When a spouse dies it is never an easy process and there are suddenly a great number of things that need to be addressed in addition to dealing with the grieving process. Being married in or out of community of property becomes applicable, whether the deceased spouse has a will or not is also very important as it details who is to inherit and in what manner. If a deceased leaves behind a spouse as well as minor children, things can become even more challenging. There are a great number of laws and variables that can influence events after the death of a spouse including the responsibilities of the surviving spouse and the maintenance due to the children. For the sake of this blog, we will assume that the parents of the child were married or in a permanent civil partnership and living together and that they were the biological/legal parents of the child.

What happens after the parent of a minor dies?

The surviving spouse becomes the legal guardian of the child. In its most basic form, that is the law. There are situations in which the surviving spouse will not be the child’s guardian, but preference will first be given to the parent. The surviving spouse (parent) is completely responsible for the child as per the Children’s Act of 2005 which requires of a parent to care for a child, maintain contact with the child, act as guardian of the child, and contribute to the maintenance of the child. That contribution can come to rest squarely on the shoulders of the surviving spouse. Here is a very important point though, when a parent dies, their parental responsibilities don’t die with them. Parental responsibilities for a dependent child only falls away upon the death of said child. A dependent child is not just a minor and if the child is older than 18 but still require support from the parent (for example the parent claimed responsibility for tertiary education fees), the child can still claim support from the deceased parent’s estate.

How can the deceased estate help support the surviving spouse and child(ren)?

Before any inheritance claims or payments can be addressed, the debt of a deceased estate is paid. The creditors will always be paid first. Thereafter the beneficiaries of the will can be dealt with or, in the absence of a will, according to the Intestate Succession Act. The care of a minor child will receive preference and even if a will did not make provision for it, the child’s claim to maintenance will still outrank any other inheritance claim.

It could be that there is no cash in the estate to cover the child’s maintenance. In such a situation, assets could be sold off to cover these costs. It could also be that there is no money in the estate at all after all the formalities have been concluded, cash or otherwise. This could cause some problems for the maintenance of the child and it becomes the sole responsibility of the surviving parent.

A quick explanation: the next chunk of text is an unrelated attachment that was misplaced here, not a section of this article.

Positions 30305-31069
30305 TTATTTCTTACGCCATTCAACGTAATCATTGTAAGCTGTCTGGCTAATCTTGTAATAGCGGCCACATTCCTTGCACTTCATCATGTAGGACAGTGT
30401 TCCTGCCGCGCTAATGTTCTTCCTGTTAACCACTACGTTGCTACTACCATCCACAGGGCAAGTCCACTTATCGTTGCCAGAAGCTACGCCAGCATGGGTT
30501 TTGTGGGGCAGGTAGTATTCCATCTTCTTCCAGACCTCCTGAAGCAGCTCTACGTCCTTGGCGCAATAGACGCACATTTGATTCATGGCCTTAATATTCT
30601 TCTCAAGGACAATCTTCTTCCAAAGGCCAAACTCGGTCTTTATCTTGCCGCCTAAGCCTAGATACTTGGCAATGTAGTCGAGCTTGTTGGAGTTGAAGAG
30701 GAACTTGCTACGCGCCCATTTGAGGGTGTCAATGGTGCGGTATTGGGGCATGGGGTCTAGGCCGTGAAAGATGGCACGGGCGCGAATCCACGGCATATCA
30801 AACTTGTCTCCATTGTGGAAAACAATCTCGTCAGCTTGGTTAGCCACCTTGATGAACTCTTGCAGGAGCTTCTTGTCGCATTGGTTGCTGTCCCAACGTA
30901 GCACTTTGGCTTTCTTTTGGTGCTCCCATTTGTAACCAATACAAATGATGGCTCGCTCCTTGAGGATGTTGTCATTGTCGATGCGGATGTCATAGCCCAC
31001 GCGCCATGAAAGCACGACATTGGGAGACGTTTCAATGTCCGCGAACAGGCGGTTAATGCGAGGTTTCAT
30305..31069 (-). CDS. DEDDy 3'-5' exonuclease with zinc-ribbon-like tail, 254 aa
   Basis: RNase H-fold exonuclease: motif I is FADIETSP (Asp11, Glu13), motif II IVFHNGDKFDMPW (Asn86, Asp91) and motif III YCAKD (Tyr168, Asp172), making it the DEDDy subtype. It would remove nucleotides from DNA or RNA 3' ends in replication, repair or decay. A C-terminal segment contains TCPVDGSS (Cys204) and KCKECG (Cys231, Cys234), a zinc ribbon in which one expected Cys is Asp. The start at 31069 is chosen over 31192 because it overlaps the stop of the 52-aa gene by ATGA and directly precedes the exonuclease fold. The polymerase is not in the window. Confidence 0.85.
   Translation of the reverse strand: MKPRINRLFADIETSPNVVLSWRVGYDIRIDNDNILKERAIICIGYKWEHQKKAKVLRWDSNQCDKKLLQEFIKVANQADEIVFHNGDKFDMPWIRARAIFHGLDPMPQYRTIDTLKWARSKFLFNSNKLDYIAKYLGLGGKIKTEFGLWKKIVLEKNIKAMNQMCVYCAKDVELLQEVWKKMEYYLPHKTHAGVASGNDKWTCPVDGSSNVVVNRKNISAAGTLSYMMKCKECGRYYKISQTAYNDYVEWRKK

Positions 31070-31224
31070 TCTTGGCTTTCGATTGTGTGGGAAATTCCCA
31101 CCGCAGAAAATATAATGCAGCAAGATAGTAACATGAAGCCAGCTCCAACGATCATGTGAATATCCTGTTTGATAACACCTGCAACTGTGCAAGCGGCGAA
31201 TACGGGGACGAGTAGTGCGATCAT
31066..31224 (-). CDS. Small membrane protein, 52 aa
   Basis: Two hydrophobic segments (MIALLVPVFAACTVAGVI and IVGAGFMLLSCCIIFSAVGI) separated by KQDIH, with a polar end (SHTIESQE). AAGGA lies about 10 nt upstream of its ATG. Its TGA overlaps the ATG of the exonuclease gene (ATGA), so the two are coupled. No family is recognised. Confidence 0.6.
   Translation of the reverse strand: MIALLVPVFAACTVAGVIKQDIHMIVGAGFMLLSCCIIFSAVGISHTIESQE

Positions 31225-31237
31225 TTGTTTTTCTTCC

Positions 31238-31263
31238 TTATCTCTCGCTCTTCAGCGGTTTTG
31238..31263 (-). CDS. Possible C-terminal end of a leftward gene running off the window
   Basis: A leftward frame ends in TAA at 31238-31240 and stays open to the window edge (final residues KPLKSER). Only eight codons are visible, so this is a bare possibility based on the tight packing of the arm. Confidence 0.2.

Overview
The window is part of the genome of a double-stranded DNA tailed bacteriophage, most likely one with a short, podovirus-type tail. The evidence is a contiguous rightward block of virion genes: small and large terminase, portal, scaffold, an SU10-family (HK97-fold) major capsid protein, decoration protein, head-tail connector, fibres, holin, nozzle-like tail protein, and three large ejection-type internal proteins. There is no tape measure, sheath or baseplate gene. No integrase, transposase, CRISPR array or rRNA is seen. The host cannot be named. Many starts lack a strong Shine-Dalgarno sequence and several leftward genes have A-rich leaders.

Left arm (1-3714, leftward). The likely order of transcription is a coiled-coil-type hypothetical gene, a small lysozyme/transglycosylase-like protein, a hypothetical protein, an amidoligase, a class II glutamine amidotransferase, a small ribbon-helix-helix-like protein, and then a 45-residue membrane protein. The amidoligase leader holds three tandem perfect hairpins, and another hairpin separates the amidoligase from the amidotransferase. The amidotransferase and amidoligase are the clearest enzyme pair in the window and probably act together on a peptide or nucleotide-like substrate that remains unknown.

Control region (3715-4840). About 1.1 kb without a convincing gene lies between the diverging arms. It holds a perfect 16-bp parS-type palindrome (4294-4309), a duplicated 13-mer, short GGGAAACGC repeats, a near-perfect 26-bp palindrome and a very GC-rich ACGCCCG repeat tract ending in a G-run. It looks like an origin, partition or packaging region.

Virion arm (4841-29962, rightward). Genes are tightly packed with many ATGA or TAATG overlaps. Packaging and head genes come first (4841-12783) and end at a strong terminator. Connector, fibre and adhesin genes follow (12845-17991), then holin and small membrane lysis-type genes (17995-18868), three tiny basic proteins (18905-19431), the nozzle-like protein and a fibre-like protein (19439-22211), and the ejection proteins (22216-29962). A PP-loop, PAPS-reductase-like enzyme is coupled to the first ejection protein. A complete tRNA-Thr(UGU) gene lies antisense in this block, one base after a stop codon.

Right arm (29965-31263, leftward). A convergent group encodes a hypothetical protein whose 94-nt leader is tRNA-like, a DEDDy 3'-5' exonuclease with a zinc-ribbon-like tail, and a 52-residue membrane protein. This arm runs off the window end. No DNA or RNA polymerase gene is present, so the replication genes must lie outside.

What is the surviving spouse responsible for?

As far as the minor is concerned, the surviving spouse is responsible for everything involving the maintenance of the child as we have already discussed. This includes school fees. As per the South African Schools Act of 1996, all children between the ages of 7 and 15 have to attend school and the parent must ensure that this happens.

What to do if the payment of school fees cannot be made?

If the death of a spouse leaves the surviving spouse in a financial bind (or worse) there are options available to them. The parent has to approach the School Governing Body (of a public school) and apply for conditional, partial, or full exemption from paying school fees. If the criteria for exemption are met, the parent can pay the adjusted school fee (or possibly no fee). We strongly encourage any surviving spouse to take this course of action as a public school has the right to take legal action against parents that do not pay school fees. This is only true if the exemption criteria have been applied and the parent is still liable to pay school fees. Note, though, that a learner cannot be excluded from participating in the official school programme due to the parent’s non-payment of school fees, nor can their reports be withheld. These stipulations do not apply to private schools and these schools could suspend a learner if the parent fails to pay school fees. The surviving parent could request to make an arrangement with the school to allow for the continued education of his or her child or they will need to consider moving the child to a public school.

There are many things that a surviving spouse can be left to worry about upon the death of his/her partner. Having attorneys on your side that will truly listen and explain what is happening in the simplest terms can make the legal side of things much easier and leave you to focus on your family. Get in touch with AED Attorneys when you need assistance with a personal touch.

AED Attorneys understands that every situation is unique, and although they strive to ensure that the information contained herein is accurate at the time of publishing, it cannot be guaranteed to be without errors or omissions. As a result, AED Attorneys, its employees, independent contractors, associates or third parties will under no circumstances accept liability or be held liable for any innocent or negligent actions or omissions in this article, which may result in any harm or liability flowing from the use of or the inability to use the information provided.